Effective for tax years beginning after December 31, 2008 and before December 31, 2012, the bill also enacts an income tax credit for a taxpayer with AGI of $65,000 or less ($130,000 or less for spouses filing jointly) equal to specified percentages of the amount authorized for the customer's electric utility under Section 45(a)(a) of the Clean, Renewable, and Efficient Energy Act and paid during the tax year. The percentages of the amounts authorized are: 25% for tax years that begin after December 31, 2008 and before January 1, 2010; and 20% for tax years that begin after December 31, 2009 and before January 1, 2012. If the electric utility credit exceeds the taxpayer's tax liability for the tax year, the excess is not refunded.
Ed Kisscorni CPA
Tuesday, October 21, 2008
The Mortgage Forgiveness Debt Relief Act, was enacted in late 2007. The new law , Economic Stabilization Act of 2008, extends this treatment from the end of 2009 through 2012
New York Society of CPAs
Momentum is building for a fresh dose of economic stimulants to boost the country out of the doldrums -- perhaps by putting more money in Americans' pockets. The White House said Monday that President Bush was open to some sort of action after Federal Reserve Chairman Ben Bernanke warned the slump could drag on without it........
Monday, October 20, 2008
Phishers, or people who want to steal your identity via the Internet, see the current chaos in the economy as a good opportunity............
Saturday, October 18, 2008
The shape of a new package is undetermined, but preliminary discussions show signs of partisan divisions, the Los Angeles Times reported Thursday.........
Based on the increase in the Consumer Price Index (CPI-W) from the third quarter of 2007 through the third quarter of 2008, Social Security and Supplemental Security Income (SSI) beneficiaries will receive a 5.8 percent COLA for 2009. Other important 2009 Social Security information is as follows:...............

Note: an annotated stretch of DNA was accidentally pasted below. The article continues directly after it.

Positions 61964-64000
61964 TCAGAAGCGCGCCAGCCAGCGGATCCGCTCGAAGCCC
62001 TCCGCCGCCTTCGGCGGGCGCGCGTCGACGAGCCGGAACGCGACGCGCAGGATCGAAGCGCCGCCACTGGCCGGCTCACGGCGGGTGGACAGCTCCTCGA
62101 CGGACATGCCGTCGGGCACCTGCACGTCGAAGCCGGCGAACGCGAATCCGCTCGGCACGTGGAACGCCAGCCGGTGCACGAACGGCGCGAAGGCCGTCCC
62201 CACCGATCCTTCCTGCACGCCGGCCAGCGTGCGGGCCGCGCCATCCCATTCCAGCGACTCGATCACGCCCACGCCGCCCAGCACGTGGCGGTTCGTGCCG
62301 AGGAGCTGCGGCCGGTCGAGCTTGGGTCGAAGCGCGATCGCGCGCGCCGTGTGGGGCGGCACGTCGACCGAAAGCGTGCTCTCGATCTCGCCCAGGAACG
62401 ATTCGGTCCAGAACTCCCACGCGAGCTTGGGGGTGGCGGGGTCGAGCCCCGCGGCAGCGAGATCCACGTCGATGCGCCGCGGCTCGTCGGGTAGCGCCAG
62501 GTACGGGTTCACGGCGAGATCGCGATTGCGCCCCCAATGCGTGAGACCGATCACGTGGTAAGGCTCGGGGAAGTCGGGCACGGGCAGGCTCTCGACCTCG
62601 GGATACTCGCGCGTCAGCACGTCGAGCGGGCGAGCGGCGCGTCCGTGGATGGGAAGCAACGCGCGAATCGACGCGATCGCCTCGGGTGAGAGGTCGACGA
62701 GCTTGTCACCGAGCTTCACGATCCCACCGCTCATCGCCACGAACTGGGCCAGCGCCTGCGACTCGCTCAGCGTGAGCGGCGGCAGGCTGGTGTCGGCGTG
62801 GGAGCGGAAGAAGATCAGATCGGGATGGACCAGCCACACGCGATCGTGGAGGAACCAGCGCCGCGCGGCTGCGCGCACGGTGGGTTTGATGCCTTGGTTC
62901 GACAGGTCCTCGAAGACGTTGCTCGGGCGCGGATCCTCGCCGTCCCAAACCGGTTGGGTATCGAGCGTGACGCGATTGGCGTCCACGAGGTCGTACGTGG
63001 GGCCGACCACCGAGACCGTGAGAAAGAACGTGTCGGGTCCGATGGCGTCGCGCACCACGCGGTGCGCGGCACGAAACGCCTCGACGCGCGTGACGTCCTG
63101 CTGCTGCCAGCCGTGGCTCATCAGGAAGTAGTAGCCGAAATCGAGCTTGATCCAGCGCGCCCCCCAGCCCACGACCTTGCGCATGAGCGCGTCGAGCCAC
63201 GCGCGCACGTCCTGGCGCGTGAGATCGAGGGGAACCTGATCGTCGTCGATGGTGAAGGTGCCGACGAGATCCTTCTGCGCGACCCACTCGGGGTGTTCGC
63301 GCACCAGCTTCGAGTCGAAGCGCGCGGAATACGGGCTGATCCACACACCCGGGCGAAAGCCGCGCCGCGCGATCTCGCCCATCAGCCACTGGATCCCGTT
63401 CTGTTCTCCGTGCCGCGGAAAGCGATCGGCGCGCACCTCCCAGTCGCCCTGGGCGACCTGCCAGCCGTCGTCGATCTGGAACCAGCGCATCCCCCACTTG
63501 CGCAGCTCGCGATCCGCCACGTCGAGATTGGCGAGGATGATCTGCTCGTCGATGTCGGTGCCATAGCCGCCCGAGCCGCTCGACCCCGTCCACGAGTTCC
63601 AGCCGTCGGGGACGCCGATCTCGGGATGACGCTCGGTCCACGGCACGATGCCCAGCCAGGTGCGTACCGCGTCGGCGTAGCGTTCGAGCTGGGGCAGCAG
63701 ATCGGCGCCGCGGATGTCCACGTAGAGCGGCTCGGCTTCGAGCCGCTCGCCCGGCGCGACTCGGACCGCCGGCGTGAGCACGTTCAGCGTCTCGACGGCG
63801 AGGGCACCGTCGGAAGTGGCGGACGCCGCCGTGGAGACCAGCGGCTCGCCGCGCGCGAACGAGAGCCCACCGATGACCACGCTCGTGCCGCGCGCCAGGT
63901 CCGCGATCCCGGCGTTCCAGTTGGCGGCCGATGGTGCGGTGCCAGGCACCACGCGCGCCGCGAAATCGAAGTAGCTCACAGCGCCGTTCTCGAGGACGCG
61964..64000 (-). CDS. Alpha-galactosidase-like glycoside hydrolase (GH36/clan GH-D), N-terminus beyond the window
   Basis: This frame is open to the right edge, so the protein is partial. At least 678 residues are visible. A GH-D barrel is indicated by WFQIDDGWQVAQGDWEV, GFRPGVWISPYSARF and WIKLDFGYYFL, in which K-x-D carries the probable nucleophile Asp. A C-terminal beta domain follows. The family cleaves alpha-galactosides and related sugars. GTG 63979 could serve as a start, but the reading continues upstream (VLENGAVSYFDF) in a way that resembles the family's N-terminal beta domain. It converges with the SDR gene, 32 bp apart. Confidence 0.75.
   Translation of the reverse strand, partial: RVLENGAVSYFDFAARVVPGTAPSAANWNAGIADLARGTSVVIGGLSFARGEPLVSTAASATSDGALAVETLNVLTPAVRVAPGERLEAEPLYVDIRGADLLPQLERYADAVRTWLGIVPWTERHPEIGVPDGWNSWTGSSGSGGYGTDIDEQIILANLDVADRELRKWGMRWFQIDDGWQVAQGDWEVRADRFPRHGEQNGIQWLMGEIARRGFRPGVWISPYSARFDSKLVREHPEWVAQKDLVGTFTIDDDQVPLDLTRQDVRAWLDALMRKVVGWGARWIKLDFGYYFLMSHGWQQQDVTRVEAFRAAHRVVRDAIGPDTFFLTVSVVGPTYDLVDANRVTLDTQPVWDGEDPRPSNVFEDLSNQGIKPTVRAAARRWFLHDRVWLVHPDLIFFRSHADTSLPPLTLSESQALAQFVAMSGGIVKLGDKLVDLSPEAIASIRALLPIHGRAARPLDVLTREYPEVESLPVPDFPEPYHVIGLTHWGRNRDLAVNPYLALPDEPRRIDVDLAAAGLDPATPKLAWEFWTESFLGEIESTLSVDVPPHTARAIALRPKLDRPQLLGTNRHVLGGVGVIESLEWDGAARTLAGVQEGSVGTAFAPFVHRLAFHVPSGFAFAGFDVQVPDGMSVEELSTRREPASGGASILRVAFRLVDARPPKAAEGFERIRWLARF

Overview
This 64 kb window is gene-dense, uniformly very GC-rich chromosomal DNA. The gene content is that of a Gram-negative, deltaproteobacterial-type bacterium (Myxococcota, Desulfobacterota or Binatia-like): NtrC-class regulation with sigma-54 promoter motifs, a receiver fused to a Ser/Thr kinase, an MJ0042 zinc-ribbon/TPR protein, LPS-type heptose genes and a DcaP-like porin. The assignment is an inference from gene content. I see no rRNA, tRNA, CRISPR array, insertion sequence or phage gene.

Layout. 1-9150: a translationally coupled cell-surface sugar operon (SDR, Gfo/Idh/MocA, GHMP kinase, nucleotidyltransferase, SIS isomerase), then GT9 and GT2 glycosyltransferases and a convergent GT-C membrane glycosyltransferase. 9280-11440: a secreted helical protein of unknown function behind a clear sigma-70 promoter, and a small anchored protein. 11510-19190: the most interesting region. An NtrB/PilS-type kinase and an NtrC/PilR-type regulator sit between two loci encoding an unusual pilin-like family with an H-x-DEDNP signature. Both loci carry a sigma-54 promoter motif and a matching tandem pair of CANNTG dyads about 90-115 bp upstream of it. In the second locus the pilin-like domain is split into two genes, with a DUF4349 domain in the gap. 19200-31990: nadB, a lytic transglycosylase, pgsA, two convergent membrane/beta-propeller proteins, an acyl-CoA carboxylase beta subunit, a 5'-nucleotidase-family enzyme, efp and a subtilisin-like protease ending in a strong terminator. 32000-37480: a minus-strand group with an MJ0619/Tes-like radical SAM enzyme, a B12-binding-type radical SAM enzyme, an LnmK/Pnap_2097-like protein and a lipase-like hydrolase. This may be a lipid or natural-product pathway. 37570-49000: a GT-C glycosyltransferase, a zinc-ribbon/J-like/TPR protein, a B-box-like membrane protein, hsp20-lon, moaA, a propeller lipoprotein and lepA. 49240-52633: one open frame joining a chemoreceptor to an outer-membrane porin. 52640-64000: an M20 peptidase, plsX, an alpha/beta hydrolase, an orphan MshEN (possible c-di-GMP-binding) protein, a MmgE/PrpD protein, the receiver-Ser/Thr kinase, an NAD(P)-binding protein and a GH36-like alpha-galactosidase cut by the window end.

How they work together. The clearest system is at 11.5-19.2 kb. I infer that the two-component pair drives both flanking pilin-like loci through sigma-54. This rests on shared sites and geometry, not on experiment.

Social Security Administration
Friday, October 17, 2008
Thursday, October 16, 2008
Section 415 of the Internal Revenue Code provides for dollar limitations on benefits and contributions under qualified retirement plans. It also requires that the Commissioner annually adjust these limits for cost‑of‑living increases...............
By law, the dollar amounts for a variety of tax provisions must be revised each year to keep pace with inflation. As a result, more than three dozen tax benefits, affecting virtually every taxpayer, are being adjusted for 2009. Key changes affecting 2009 returns, filed by most taxpayers in early 2010, include the following:..............
Tuesday, October 14, 2008
Land and U.S. Department of Homeland Security officials met in Detroit to sign a memorandum of agreement and a business plan that pave the way for Michigan's enhanced license program. Business, municipal and political leaders as well as members of the general public enthusiastically support Land's initiative, citing its convenience for drivers and its ability to keep cross-border commerce flowing smoothly......
State of Michigan
Monday, October 13, 2008
Sunday, October 12, 2008
Legislation passed last week by the Senate's Republican majority would eliminate the Michigan Business Tax surcharge in a three-year period beginning Jan.1, instead of doing away with it over a decade as scheduled.
The Senate bill was approved over objections of Senate Democrats, who said faster removal of the surcharge would eliminate hundreds of millions of dollars in state revenue and blow a huge hole in the state budget........
Michigan Association of CPAs
Saturday, October 11, 2008
Michigan Association of CPAs
Michigan Association of CPAs